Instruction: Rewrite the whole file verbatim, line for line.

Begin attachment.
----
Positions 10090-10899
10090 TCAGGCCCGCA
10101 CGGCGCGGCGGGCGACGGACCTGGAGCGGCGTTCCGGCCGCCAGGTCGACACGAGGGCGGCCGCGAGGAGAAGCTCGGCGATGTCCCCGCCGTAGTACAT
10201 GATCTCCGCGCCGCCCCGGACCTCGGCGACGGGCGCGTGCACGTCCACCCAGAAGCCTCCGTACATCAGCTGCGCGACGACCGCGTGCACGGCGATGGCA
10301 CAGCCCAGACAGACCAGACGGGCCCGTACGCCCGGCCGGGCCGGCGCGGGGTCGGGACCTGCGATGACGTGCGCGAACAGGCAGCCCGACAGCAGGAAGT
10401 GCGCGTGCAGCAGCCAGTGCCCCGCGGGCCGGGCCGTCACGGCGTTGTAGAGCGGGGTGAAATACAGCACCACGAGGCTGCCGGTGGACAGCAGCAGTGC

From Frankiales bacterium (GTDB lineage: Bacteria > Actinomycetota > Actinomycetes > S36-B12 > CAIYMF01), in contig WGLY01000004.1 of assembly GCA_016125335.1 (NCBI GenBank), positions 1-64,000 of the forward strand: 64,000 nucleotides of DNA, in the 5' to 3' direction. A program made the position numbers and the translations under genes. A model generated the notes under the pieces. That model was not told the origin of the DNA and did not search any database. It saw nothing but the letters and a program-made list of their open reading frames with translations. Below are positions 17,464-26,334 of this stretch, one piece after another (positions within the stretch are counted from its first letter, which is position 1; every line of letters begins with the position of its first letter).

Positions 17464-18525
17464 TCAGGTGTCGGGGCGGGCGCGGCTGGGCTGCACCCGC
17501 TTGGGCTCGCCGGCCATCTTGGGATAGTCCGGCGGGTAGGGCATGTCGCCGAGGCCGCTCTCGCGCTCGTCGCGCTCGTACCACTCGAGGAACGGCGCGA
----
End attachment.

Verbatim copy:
Positions 10090-10899
10090 TCAGGCCCGCA
10101 CGGCGCGGCGGGCGACGGACCTGGAGCGGCGTTCCGGCCGCCAGGTCGACACGAGGGCGGCCGCGAGGAGAAGCTCGGCGATGTCCCCGCCGTAGTACAT
10201 GATCTCCGCGCCGCCCCGGACCTCGGCGACGGGCGCGTGCACGTCCACCCAGAAGCCTCCGTACATCAGCTGCGCGACGACCGCGTGCACGGCGATGGCA
10301 CAGCCCAGACAGACCAGACGGGCCCGTACGCCCGGCCGGGCCGGCGCGGGGTCGGGACCTGCGATGACGTGCGCGAACAGGCAGCCCGACAGCAGGAAGT
10401 GCGCGTGCAGCAGCCAGTGCCCCGCGGGCCGGGCCGTCACGGCGTTGTAGAGCGGGGTGAAATACAGCACCACGAGGCTGCCGGTGGACAGCAGCAGTGC

From Frankiales bacterium (GTDB lineage: Bacteria > Actinomycetota > Actinomycetes > S36-B12 > CAIYMF01), in contig WGLY01000004.1 of assembly GCA_016125335.1 (NCBI GenBank), positions 1-64,000 of the forward strand: 64,000 nucleotides of DNA, in the 5' to 3' direction. A program made the position numbers and the translations under genes. A model generated the notes under the pieces. That model was not told the origin of the DNA and did not search any database. It saw nothing but the letters and a program-made list of their open reading frames with translations. Below are positions 17,464-26,334 of this stretch, one piece after another (positions within the stretch are counted from its first letter, which is position 1; every line of letters begins with the position of its first letter).

Positions 17464-18525
17464 TCAGGTGTCGGGGCGGGCGCGGCTGGGCTGCACCCGC
17501 TTGGGCTCGCCGGCCATCTTGGGATAGTCCGGCGGGTAGGGCATGTCGCCGAGGCCGCTCTCGCGCTCGTCGCGCTCGTACCACTCGAGGAACGGCGCGA